The use of apparatus 10 allows the surgeon to quickly and cleanly remove the existing valve and form the valve annulus to receive a replacement heart valve. Further, annulus cutter 26 and backup plate 20 can be sized as appropriate for the particular replacement valve. In one implementation, an apparatus 10 is constructed for each potential valve size. The surgeon then selects the appropriate apparatus 10 according to the size of the valve the surgeon decided to implant. Further, apparatus 10 can be constructed primarily from injection molded plastic except for annulus cutter 28 which can be stainless steel. This allows apparatus 10 to be disposable. Also, it should be understood that numerous other implementations exist for actuating backup plate 20 and cutter member 24. Further, it is possible for the annulus cutter 26 and backup plate 20 to be switched such that the cutting edge is pressed down into the heart valve and then pulled back to engage the heart valve and backup plate for cutting.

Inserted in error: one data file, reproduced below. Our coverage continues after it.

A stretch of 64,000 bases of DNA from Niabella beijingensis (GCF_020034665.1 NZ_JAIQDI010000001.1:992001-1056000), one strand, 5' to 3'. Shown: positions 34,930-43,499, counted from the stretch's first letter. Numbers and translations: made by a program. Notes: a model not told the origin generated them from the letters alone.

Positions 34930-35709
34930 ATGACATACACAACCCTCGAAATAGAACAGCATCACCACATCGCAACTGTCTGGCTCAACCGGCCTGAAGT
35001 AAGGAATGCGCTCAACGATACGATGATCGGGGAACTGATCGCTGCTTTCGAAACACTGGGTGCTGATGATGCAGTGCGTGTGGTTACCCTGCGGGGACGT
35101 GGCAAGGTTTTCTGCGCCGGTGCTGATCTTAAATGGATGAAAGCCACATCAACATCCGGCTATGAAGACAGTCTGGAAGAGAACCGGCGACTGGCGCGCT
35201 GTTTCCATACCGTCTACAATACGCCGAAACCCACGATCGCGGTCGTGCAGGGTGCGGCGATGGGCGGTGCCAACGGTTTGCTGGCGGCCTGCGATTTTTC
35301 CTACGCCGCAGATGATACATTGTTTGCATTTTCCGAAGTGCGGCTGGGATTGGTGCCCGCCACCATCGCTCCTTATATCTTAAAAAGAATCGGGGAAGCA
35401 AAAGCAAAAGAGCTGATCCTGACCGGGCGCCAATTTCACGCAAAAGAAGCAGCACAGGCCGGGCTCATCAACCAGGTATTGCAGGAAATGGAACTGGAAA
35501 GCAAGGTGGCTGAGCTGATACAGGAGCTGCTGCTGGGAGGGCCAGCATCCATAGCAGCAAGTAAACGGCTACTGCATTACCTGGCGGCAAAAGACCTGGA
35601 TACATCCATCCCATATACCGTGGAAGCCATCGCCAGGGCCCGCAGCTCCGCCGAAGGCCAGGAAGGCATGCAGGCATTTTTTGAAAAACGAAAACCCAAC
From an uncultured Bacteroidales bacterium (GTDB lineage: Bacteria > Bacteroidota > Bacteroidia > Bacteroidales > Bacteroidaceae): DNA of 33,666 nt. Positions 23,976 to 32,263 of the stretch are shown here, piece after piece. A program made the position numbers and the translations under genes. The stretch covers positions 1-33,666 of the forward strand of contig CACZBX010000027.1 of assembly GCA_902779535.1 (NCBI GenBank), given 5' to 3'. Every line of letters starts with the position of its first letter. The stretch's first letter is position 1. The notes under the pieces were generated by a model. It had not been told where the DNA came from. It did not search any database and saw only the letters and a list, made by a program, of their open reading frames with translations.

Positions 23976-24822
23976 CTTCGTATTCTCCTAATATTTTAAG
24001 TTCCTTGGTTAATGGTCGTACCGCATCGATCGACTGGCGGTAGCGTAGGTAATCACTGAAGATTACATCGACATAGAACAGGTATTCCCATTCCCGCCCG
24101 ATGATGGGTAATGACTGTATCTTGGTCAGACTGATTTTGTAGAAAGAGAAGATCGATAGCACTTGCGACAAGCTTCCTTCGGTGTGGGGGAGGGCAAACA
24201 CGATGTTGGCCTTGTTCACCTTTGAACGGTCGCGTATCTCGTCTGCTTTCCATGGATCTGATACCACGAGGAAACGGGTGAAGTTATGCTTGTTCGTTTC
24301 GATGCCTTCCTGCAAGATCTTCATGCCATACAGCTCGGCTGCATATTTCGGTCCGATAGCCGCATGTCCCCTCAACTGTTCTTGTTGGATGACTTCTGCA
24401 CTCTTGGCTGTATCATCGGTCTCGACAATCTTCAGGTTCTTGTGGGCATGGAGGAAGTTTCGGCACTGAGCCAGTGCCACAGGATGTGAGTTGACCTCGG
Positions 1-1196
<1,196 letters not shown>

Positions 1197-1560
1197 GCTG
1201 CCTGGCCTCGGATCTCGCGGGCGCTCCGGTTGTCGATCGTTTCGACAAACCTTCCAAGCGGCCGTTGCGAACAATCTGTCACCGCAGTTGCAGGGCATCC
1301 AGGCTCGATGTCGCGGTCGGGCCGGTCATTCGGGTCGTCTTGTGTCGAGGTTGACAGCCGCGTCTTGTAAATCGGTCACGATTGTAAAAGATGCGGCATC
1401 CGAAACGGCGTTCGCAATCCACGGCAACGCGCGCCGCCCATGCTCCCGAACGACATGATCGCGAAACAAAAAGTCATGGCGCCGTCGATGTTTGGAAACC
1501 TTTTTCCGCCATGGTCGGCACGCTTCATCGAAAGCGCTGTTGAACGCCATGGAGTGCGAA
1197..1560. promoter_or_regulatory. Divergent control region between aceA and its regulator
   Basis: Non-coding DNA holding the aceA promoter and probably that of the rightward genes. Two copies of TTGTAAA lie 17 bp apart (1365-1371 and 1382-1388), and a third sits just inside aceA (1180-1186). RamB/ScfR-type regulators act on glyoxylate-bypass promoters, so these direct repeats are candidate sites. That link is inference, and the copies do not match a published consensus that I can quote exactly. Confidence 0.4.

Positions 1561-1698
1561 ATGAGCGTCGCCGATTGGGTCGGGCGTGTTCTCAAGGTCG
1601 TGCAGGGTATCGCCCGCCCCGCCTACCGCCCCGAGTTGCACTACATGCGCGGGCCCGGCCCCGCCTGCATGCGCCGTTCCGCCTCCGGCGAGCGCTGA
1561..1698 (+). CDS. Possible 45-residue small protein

FIG. 2A is a top view of collapsible backup plate 20 of FIG. 1. As shown, backup plate 20 includes a centerpiece 40 having a leaflet 42 and leaflet 44 coupled thereto. In this embodiment, leaflets 42 and 44 are coupled to centerpiece 40 by hinges 50 and 52. This allows leaflets 42 and 44 to hinge as backup plate 20 passes through the existing heart valve. The cross section can thereby be reduced such that backup plate 20 can more easily be inserted into the heart chamber and placed in position for cutting. However, it is possible to provide other mechanisms for collapsing backup plate 20 in addition to the hinged scheme of FIG. 2A. The illustrated embodiment is considered to be relatively inexpensive to manufacture and is thus chosen as apparatus 10 may be a disposable surgical device. Further, the apparatus can be built as a set of different sized cutter devices to facilitate different valve sizes. In such an implementation, each apparatus 10 would be replaceable thus avoiding any difficulties with sterilization due to bacteria traps within apparatus 10.